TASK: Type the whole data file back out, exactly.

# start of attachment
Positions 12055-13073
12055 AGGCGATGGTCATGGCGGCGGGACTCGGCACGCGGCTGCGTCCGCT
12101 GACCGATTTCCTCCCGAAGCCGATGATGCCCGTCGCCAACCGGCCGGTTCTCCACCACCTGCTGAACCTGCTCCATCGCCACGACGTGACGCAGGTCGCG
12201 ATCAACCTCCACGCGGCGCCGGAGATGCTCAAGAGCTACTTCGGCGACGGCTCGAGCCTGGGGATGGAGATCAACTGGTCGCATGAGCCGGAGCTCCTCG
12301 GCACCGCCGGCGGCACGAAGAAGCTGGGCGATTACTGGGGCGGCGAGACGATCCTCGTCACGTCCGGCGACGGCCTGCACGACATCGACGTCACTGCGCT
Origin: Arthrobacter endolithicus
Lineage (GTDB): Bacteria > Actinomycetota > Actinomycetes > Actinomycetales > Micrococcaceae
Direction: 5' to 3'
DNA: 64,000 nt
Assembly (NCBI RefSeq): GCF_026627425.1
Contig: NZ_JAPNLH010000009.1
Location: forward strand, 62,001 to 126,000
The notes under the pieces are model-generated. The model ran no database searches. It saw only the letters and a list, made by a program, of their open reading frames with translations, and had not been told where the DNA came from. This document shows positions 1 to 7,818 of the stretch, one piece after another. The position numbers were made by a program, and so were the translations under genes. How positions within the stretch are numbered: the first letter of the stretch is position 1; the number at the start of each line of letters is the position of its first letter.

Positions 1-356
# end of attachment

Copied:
Positions 12055-13073
12055 AGGCGATGGTCATGGCGGCGGGACTCGGCACGCGGCTGCGTCCGCT
12101 GACCGATTTCCTCCCGAAGCCGATGATGCCCGTCGCCAACCGGCCGGTTCTCCACCACCTGCTGAACCTGCTCCATCGCCACGACGTGACGCAGGTCGCG
12201 ATCAACCTCCACGCGGCGCCGGAGATGCTCAAGAGCTACTTCGGCGACGGCTCGAGCCTGGGGATGGAGATCAACTGGTCGCATGAGCCGGAGCTCCTCG
12301 GCACCGCCGGCGGCACGAAGAAGCTGGGCGATTACTGGGGCGGCGAGACGATCCTCGTCACGTCCGGCGACGGCCTGCACGACATCGACGTCACTGCGCT
Origin: Arthrobacter endolithicus
Lineage (GTDB): Bacteria > Actinomycetota > Actinomycetes > Actinomycetales > Micrococcaceae
Direction: 5' to 3'
DNA: 64,000 nt
Assembly (NCBI RefSeq): GCF_026627425.1
Contig: NZ_JAPNLH010000009.1
Location: forward strand, 62,001 to 126,000
The notes under the pieces are model-generated. The model ran no database searches. It saw only the letters and a list, made by a program, of their open reading frames with translations, and had not been told where the DNA came from. This document shows positions 1 to 7,818 of the stretch, one piece after another. The position numbers were made by a program, and so were the translations under genes. How positions within the stretch are numbered: the first letter of the stretch is position 1; the number at the start of each line of letters is the position of its first letter.

Positions 1-356